DES MOINES — Despite early data that suggests Democrats in Iowa are lagging far behind early voting efforts in previous presidential elections, top campaign staff for Democratic candidate Hillary Clinton insist their program is working.
Campaigns encourage early voting in their attempt to maximize voter turnout. Campaign staff identify their political party’s voters and encourage them to vote early, either in person or by requesting and mailing an absentee ballot.
Democrats in recent presidential elections have emphasized the strategy in attempts to overcome Republicans’ traditionally stronger Election Day turnout. But early data shows Democrats’ 2016 early voting in Iowa is off to a comparatively slow start.
As of Thursday, Democrats in Iowa had requested 51,663 absentee ballots; that’s half the number of requests — 103,200 — made by Democrats at the same point in the 2012 presidential election.
In a conference call with Iowa reporters Thursday, Clinton’s state director and national campaign manager said they are employing a comprehensive early-voting program that stresses not just absentee ballots but also early in-person voting, as well as targeting potential supporters who in the past have not voted regularly.
“Every cycle is different, so you have to be very careful about trying to make one cycle and another apples-to-apples,” said Robby Mook, Clinton’s national campaign manager. “Our volunteers are our most precious resource, and we are trying to target their time in the most efficient way possible. So we are focused on voters who have a propensity that is lower than average to turn out.”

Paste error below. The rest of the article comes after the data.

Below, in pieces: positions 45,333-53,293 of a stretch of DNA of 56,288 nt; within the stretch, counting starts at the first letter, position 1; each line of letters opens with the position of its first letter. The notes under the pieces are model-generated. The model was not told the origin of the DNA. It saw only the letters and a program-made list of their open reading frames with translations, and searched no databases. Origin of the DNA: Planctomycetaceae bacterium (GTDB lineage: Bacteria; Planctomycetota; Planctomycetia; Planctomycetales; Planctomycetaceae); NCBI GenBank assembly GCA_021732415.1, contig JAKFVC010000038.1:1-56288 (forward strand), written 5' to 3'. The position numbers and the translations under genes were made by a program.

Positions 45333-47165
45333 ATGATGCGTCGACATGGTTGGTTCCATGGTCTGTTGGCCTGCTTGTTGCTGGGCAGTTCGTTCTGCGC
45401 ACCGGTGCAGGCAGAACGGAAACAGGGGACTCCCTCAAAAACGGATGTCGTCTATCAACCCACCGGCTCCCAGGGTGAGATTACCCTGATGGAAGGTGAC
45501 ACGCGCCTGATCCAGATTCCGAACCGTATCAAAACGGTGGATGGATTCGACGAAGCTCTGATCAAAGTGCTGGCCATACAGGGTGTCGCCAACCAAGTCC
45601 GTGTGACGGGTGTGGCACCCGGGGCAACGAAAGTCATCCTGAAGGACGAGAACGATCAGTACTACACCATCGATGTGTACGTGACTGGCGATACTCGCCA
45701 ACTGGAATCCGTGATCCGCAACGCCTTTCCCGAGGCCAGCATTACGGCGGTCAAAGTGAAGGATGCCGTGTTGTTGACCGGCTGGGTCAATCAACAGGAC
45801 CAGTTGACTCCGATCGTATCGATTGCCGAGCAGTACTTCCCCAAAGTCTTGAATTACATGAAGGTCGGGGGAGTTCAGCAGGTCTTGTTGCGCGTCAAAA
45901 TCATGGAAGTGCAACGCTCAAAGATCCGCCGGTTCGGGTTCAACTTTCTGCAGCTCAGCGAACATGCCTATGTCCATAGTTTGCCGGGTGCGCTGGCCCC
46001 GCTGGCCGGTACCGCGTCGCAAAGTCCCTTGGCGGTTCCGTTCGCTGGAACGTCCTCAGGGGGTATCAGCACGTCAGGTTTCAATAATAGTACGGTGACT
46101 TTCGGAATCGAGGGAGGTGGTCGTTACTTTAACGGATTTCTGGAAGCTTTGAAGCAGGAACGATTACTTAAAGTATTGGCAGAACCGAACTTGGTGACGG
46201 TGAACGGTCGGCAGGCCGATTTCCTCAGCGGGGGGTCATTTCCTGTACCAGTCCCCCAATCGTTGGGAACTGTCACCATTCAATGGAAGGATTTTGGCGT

Mook and Kane Miller, Clinton’s state director in Iowa, said they are identifying those low-propensity voters and encouraging them to vote early in whatever method is easiest for them, whether via absentee ballot or in person.
The staff leaders said because of that strategy, their early voting numbers will improve once in-person voting starts in Iowa on Sept. 29.
“Internally, what we are tracking is how many of those low-propensity voters are turning out and what proportion of the overall turnout they constitute. We have a really good feeling on that measurement,” Mook said. “We’re trying to be very targeted in our activities here.”
Staff from both parties say they expect a close race in Iowa, making turnout efforts all the more critical for the campaigns. Most polls on the race here have shown razor-thin margins, although a recent Monmouth University Poll showed Republican Donald Trump leading Clinton by 8 percentage points, and a Quinnipiac University poll published Thursday showed Trump leading by 7 percentage points.
Miller and Mook noted Democrats still heavily outpace Republicans in absentee ballot requests. As of Thursday, Iowa Democrats had made nearly three times as many requests as Republicans.
At the same point in 2012, however, Iowa Democrats had made six times as many requests.
Iowa Republicans in 2014 started closing the early-voting gap on Democrats, and they hope to build on that momentum this fall.
“For us, the turning point was 2014 when we put resources into an absentee program. I think it’s safe to say it was the first time the Republican Party (in Iowa) took it seriously on a statewide level,” said Jeff Kaufmann, chairman of the Republican Party of Iowa. “We have the infrastructure we need. We now have the dollars thanks to the partnership with the Republican National Committee and the Trump campaign. …
“We feel like we are as prepared here as we launch into this as we’ve ever been.”